OBSERVATIONAL AND SELF-REPORTED COPARENTING: ASSOCIATIONS WITH MATERNAL DEPRSSION, HOUSEHOLD CHAOS, & EMOTIONAL AVAILABILITY AT 12 MONTHS POST-PARTUM

Open Access
Author:
Bangs, Kaylee B
Area of Honors:
Biobehavioral Health
Degree:
Bachelor of Science
Document Type:
Thesis
Thesis Supervisors:
  • Douglas Michael Teti, Thesis Supervisor
  • Lori Anne Francis, Honors Advisor
Keywords:
  • coparenting
  • maternal depression
  • household chaos
  • emotional availability
Abstract:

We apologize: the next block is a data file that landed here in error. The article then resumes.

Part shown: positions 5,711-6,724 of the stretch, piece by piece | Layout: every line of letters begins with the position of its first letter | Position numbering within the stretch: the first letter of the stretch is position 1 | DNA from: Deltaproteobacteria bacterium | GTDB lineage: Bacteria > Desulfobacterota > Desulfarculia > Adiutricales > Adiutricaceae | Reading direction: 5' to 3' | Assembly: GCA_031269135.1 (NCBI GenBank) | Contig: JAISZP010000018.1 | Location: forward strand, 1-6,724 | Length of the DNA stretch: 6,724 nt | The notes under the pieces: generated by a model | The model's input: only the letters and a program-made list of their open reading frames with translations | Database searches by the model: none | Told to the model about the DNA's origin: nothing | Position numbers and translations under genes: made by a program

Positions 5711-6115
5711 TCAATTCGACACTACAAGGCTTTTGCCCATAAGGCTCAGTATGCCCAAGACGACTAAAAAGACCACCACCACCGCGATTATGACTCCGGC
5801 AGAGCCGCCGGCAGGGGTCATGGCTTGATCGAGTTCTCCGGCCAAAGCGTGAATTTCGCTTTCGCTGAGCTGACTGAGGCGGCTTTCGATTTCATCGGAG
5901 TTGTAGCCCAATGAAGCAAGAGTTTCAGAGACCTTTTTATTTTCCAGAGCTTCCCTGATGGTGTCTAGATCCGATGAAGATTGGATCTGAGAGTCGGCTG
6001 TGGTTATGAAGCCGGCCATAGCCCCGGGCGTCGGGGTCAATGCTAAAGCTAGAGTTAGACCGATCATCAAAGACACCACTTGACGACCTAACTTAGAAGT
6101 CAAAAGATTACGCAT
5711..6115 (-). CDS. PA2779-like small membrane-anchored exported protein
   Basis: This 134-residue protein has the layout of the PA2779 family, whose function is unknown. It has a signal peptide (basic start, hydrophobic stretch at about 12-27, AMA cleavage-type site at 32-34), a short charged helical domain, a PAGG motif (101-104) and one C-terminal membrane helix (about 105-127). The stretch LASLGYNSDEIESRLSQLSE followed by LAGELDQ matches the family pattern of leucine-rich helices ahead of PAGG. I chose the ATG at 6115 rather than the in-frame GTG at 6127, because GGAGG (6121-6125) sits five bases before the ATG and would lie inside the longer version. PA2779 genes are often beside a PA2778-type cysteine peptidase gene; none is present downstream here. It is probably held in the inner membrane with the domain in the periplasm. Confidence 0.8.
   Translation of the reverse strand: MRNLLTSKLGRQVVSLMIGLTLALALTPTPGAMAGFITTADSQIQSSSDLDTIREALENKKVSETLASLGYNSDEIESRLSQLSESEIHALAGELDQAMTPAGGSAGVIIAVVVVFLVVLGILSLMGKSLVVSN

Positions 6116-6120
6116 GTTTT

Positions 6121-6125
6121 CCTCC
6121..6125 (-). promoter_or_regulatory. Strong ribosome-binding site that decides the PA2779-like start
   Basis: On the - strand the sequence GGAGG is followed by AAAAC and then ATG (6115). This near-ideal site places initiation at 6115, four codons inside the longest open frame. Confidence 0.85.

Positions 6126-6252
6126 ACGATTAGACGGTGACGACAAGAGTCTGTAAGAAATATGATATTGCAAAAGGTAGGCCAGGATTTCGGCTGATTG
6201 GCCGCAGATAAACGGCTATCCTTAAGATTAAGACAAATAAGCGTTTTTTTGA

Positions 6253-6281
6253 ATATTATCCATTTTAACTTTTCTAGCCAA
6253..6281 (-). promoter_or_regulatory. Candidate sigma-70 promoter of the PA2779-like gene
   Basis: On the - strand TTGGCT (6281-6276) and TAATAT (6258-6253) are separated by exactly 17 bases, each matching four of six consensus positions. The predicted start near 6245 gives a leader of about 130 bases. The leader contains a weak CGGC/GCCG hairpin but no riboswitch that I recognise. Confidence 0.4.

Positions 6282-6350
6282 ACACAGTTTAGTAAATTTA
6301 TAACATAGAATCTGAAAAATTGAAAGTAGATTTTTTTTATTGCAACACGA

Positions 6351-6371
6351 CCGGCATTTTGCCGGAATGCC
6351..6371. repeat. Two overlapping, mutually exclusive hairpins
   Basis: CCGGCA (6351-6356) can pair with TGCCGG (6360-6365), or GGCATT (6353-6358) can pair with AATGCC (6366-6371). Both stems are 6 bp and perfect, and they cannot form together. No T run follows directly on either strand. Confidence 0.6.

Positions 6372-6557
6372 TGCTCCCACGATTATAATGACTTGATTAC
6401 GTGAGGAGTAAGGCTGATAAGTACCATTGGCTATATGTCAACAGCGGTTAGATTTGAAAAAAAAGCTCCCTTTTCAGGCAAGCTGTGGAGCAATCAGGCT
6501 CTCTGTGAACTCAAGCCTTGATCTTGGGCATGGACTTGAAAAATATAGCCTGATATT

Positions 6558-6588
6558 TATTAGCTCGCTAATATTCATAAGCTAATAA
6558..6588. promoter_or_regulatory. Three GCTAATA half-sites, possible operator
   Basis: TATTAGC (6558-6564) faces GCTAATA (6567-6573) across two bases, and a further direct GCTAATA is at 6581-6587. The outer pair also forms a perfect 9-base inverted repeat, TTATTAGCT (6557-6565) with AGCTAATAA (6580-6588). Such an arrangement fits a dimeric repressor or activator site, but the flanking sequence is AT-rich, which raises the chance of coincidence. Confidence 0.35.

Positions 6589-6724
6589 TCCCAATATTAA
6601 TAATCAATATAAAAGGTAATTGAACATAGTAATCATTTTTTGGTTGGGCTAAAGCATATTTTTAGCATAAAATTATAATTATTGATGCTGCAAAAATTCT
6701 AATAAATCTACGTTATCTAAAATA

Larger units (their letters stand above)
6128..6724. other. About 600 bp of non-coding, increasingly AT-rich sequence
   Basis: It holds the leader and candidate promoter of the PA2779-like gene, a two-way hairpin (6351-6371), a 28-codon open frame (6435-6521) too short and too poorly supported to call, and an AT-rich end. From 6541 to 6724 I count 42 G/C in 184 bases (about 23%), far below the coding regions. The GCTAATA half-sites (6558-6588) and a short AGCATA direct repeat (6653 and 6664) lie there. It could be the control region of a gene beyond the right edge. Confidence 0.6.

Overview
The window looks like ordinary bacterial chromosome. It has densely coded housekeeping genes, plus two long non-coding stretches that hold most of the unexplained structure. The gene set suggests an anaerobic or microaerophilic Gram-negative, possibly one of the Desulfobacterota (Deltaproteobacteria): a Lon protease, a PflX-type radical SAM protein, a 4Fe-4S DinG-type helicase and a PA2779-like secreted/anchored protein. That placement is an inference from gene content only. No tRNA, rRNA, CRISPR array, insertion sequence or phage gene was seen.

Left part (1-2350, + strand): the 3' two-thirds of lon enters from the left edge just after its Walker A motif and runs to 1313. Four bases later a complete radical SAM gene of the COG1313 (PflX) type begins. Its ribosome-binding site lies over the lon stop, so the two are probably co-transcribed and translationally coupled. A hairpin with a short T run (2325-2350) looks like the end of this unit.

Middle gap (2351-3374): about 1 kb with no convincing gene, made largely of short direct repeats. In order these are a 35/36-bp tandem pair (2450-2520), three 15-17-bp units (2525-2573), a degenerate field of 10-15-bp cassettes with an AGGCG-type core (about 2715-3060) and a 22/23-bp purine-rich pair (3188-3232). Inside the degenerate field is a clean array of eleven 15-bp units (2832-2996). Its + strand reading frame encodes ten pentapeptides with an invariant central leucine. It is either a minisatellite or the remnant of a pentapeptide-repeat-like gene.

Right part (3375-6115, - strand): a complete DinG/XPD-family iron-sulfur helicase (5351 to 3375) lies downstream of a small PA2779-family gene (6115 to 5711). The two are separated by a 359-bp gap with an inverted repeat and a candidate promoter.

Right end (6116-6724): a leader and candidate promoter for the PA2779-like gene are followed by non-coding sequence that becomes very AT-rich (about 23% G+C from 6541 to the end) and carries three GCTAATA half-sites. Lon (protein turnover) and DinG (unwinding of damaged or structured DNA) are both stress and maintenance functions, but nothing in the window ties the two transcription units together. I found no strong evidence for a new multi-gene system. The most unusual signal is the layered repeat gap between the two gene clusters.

Coparenting, “the ways that parents and/or parental figures relate to each other in the role of a parent”, has been shown to be strong predictor of many familial and developmental outcomes (Feinberg 2003, p.27). The study sought to compare the interrelationships between an established self-reported coparenting measure, the Coparenting Relationship Scales (CRS), and a new observational coparenting scale developed by Dr. Douglas Teti’s Project SIESTA II. It additionally sought to compare the relationships between these scales at 12 months post partum and 3 constructs theoretically linked to parenting quality: maternal depression, maternal emotional availability, and household chaos. The present study examined data collected at 12 months post partum by Project SIESTA II (Study of Infants’ Emergent Sleep TraAjectories); an NIH-funded longitudinal study of parenting, infant sleep, and infant development that included a sample of 167 families and their healthy infants recruited from two local rural hospitals in central Pennsylvania. Significant associations were found between self-reported coparenting and positive observed coparenting. Additionally, self reported coparenting significantly correlated with maternal depression, and household chaos. While observed coparenting significantly correlated with emotional availability. For future studies, the relationship between observational and self-reported coparenting along with their relationship with other constructs should be examined further. By increasing the sample size, and studying coparenting across multiple age groups instead of just at 12 months, more conclusive results may be obtained.